For the record, I would like to preface this post by saying that I loved the film this post alludes to. I loved it when I was young and it came out on VHS. My friends and I excitedly watched it carefully deciding who would end up being who in real life amongst our group.
St.Elmo’s Fire was released in 1985, neatly sandwiched in the middle of that classic John Hughes tryptich of teenage growing pains that was Sixteen Candles (1984), The Breakfast Club (1985), and Pretty in Pink (1986). But St. Elmo’s Fire was different for those of us growing up in the ’80s. First off, this film wasn’t even directed by John Hughes, it was directed by Joel Schumacher. This wasn’t high school, this was fresh out of Georgetown University fodder. This was John Hughes for grown ups. I recall seeing it after 1987 or maybe 1988, probably because it had a higher parental guidance rating. Whatever the reason, I think it actually benefitted my friends and I to see it after the high school films, even though we weren’t even in high school yet!
We were already familiar with the term Brat Pack because two films, The Breakfast Club and St.Elmo’s Fire, came to define the main casts with that media label which dogged them forevermore. I would also argue that any teenager, millennial or beyond are doing themselves a disservice if they think any of the aforementioned films don’t deserve a viewing or dismiss them as dinosaurs from quainter times. I assure you, they are all still relevant today, the feelings are universal and I wholeheartedly recommend you see them. They are not without their faults though.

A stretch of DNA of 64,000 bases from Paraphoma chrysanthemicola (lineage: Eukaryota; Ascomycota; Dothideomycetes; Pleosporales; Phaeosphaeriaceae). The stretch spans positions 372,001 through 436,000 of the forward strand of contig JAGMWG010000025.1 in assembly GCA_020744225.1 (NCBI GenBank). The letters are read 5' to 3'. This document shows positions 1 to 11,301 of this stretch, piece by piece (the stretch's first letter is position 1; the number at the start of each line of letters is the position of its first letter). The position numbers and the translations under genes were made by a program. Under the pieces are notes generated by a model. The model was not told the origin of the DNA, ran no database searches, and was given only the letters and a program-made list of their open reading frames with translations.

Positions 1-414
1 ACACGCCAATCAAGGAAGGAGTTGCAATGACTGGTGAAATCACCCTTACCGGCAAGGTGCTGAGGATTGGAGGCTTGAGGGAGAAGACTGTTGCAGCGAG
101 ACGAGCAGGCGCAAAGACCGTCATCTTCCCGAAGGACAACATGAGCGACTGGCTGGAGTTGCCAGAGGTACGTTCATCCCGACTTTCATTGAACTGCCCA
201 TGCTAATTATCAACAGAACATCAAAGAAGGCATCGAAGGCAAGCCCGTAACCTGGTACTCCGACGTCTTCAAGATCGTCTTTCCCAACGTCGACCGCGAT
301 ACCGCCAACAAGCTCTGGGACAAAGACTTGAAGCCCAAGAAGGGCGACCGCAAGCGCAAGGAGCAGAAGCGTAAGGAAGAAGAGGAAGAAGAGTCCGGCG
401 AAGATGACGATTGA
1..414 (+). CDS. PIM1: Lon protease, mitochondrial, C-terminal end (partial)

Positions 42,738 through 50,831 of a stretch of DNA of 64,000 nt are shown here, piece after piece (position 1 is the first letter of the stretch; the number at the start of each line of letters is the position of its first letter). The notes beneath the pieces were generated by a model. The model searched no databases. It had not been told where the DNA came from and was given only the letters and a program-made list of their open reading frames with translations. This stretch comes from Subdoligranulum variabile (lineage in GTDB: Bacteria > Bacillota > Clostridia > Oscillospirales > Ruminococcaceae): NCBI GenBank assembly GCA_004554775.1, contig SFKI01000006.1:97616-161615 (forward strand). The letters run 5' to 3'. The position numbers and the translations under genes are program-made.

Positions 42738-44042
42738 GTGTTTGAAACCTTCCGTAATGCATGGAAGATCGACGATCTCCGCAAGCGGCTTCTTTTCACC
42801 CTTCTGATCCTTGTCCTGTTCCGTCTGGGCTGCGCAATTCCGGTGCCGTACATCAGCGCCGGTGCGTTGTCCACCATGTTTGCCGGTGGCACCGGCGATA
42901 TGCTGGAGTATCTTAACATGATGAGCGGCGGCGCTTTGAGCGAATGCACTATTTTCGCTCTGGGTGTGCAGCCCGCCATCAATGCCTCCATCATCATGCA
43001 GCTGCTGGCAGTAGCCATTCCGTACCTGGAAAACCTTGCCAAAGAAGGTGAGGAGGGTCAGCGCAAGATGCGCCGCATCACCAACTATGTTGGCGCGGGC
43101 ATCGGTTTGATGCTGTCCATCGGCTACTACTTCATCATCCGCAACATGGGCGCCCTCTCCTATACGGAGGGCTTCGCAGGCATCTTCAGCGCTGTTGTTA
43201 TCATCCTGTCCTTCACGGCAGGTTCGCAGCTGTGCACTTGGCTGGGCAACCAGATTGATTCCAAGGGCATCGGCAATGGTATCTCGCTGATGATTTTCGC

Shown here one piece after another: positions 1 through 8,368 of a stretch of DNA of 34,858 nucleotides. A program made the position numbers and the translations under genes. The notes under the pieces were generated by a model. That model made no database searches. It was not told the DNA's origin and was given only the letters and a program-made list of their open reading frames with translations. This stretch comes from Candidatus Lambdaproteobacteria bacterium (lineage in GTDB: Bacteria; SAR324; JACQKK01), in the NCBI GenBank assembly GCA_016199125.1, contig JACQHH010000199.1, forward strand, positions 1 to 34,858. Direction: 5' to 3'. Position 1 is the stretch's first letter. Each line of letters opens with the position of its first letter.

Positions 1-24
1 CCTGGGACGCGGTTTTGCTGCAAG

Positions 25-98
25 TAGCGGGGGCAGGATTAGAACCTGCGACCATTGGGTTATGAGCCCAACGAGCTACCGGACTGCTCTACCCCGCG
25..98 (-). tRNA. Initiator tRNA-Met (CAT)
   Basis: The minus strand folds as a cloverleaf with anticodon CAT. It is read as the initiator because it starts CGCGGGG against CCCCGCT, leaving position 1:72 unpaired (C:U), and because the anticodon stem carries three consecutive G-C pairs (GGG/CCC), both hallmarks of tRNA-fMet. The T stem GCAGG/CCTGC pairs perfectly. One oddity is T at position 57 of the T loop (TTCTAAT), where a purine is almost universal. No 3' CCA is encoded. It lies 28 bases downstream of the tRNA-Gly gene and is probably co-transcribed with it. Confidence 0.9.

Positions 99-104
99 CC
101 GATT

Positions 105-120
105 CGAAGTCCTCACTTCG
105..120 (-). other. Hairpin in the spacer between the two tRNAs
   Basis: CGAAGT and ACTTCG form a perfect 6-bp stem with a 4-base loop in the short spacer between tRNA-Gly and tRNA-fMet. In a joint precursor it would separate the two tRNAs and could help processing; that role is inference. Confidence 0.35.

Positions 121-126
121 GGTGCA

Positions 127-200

The reason I decided to post about St.Elmo’s Fire today was because I watched it (again) yesterday with my husband who was a first time viewer. He scoffed and said he suffered through watching it because he knew I wasn’t going to let up on making him see it.
A few things startled me on this most recent watch. No, it wasn’t the horrific ’80s fashion (here’s looking at you Mare Winningham looking like Strawberry Shortcake goes to University; or, stop the scrunchie crossed with a crimping iron Demi Moore). It goes without saying the ‘post grad’ apartments were hilariously over the top. Jules (Demi Moore) has her apartment painted in vivid pink, complete with a neon light accented entire wall sized mural of Billy Idol. Alec (Judd Nelson) and Leslie (Ally Sheedy) have an impossibly huge warehouse sized loft style apartment I doubt anyone fresh out of university could afford. Kevin (Andrew McCarthy, he of the ‘glazed over stare’ method of acting) has a coffin for a coffee table. The list goes on. None of it seems readily plausible. Fun to watch, but not relatable. All set to a saxophone heavy soundtrack, an ’80s hallmark if there ever was.
Then there is Billy, fleshed out by Rob Lowe. If there was a prettier face in the ’80s I’m not sure who it was, and can we just digress for a moment to say that this man has NOT AGED??? The perpetual screw up, the one who misses being the king of the frat boys and misses school because it meant not having to be responsible and hold down a job. Billy plays mind games with Wendy (Mare Winningham) who dresses like Holly Hobby come to life; all headbands and lacy round neck collars, mid calf length skirts and a sensible bob. Wendy has been in love with Billy the bad boy, but never stood a chance because he’s a stone cold fox of a heartbreaker with a heart of gold. She’s the frump in this cool gang wearing granny style thigh length undergarment shapewear who reveals she is still a virgin and is a wealthy Daddy’s girl desperate to strike out on her own and get her own place with her own money.